I think this approach is fine. I must say having been doing this for years, treating hundreds and thousands of men I have been underwhelmed with the results with topicals. Injections can cause peaks and valley and I have many younger men inject twice a week that smooths out the peaks and valleys. I think it is appropriate to follow the advice of your primary doctor and endocrinologist. I have just seen too many men spend months or years with gels with sub optimal results. Many men are diagnosed with depression and are not really depressed (I have no idea if this applies to you), but the presumed depression is base dupon low T.
My recommendation would be to pursue this but if a few months pass and results are modest consider another approach. Pellets are one approach to have smooth levels of T and are placed every 4 months.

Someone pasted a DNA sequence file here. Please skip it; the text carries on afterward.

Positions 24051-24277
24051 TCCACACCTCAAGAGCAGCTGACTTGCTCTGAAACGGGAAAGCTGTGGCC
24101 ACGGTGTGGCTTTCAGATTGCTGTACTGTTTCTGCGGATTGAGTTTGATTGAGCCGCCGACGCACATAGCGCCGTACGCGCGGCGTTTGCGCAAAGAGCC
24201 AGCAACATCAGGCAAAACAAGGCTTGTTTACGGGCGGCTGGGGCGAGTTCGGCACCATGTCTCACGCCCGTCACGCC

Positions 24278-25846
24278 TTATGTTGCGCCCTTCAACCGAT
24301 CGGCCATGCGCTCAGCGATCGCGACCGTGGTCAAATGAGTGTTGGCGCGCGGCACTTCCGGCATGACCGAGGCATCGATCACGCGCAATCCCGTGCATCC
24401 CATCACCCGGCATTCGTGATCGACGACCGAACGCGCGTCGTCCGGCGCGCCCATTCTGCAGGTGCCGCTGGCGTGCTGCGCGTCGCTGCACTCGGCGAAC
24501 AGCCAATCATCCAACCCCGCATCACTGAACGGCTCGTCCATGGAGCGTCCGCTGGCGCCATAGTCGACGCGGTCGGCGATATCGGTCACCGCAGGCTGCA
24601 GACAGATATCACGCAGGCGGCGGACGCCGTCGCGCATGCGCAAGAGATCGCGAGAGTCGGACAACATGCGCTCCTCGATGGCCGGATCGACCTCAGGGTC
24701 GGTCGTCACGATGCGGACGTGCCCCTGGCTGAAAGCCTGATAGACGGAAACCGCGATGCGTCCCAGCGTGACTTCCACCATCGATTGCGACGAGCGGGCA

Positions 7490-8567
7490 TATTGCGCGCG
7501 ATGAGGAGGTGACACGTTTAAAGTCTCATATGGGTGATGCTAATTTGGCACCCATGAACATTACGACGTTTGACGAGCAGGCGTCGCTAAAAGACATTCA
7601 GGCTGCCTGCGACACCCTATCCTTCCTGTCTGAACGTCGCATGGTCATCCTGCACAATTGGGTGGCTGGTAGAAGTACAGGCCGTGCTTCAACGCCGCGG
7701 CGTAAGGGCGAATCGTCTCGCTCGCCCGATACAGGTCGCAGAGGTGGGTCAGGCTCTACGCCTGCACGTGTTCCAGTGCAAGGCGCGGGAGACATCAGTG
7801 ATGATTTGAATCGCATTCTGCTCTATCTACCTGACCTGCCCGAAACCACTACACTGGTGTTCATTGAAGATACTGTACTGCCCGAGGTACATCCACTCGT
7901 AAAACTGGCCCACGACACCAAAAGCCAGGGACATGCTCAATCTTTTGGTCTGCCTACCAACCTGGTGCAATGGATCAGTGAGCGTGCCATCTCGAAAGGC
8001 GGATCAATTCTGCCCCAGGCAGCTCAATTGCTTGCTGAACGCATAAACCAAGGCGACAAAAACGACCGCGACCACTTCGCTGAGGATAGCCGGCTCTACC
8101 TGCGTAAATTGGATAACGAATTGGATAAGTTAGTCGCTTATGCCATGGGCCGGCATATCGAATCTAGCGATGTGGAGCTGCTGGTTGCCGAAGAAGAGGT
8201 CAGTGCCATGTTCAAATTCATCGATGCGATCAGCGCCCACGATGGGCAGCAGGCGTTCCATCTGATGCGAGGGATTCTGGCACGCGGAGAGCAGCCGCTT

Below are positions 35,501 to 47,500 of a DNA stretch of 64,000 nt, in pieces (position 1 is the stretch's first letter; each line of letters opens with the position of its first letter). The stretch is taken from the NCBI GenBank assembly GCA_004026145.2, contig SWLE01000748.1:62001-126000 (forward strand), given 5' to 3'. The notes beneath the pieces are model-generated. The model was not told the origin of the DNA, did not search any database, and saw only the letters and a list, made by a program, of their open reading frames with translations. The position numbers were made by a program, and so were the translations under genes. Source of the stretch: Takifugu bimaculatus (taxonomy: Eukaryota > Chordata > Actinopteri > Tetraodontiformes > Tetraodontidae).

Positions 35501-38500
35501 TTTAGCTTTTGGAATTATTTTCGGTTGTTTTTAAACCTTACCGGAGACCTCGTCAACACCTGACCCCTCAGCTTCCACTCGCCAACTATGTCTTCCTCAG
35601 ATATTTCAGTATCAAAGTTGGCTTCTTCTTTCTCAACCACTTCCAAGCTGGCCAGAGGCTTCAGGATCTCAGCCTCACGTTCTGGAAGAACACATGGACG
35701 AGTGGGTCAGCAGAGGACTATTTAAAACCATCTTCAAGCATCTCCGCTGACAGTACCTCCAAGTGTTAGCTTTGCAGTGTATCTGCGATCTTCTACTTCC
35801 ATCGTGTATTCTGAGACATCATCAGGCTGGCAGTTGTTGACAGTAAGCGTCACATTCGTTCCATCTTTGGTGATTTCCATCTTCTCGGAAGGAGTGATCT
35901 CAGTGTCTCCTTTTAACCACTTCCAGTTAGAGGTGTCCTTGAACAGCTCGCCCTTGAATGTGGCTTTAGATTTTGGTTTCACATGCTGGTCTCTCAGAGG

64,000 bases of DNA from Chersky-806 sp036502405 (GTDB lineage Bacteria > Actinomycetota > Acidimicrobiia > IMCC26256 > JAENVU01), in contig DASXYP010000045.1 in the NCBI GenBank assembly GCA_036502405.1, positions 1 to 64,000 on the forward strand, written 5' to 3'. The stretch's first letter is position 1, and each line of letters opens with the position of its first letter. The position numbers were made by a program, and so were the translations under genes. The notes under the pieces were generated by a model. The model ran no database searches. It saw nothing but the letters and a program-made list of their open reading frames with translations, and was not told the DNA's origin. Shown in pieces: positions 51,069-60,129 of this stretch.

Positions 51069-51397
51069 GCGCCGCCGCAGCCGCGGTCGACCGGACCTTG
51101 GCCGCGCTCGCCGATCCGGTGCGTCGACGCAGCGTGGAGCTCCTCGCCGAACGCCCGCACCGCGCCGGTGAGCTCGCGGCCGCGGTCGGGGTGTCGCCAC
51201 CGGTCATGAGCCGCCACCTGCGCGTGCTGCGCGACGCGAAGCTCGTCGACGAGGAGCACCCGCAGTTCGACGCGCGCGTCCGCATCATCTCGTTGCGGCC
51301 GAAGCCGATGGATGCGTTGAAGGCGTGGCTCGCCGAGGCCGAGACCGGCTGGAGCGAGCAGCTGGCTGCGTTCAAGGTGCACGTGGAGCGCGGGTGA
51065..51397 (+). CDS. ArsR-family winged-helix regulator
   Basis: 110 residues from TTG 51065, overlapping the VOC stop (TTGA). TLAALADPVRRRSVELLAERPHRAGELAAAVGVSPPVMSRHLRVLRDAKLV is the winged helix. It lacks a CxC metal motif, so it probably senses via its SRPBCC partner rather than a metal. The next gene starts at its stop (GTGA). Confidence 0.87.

Transdermal patches (adhesive patches placed on the skin) may also be used to deliver a steady dose through the skin and into the bloodstream. Testosterone-containing creams and gels that are applied daily to the skin are also available, but absorption is inefficient (roughly 10%, varying between individuals) and these treatments tend to be more expensive. Individuals who are especially physically active and/or bathe often may not be good candidates, since the medication can be washed off and may take up to six hours to be fully absorbed. There is also the risk that an intimate partner or child may come in contact with the application site and inadvertently dose himself or herself; children and women are highly sensitive to testosterone and can suffer unintended masculinization and health effects, even from small doses. Injection is the most common method used by individuals administering AAS for non-medical purposes.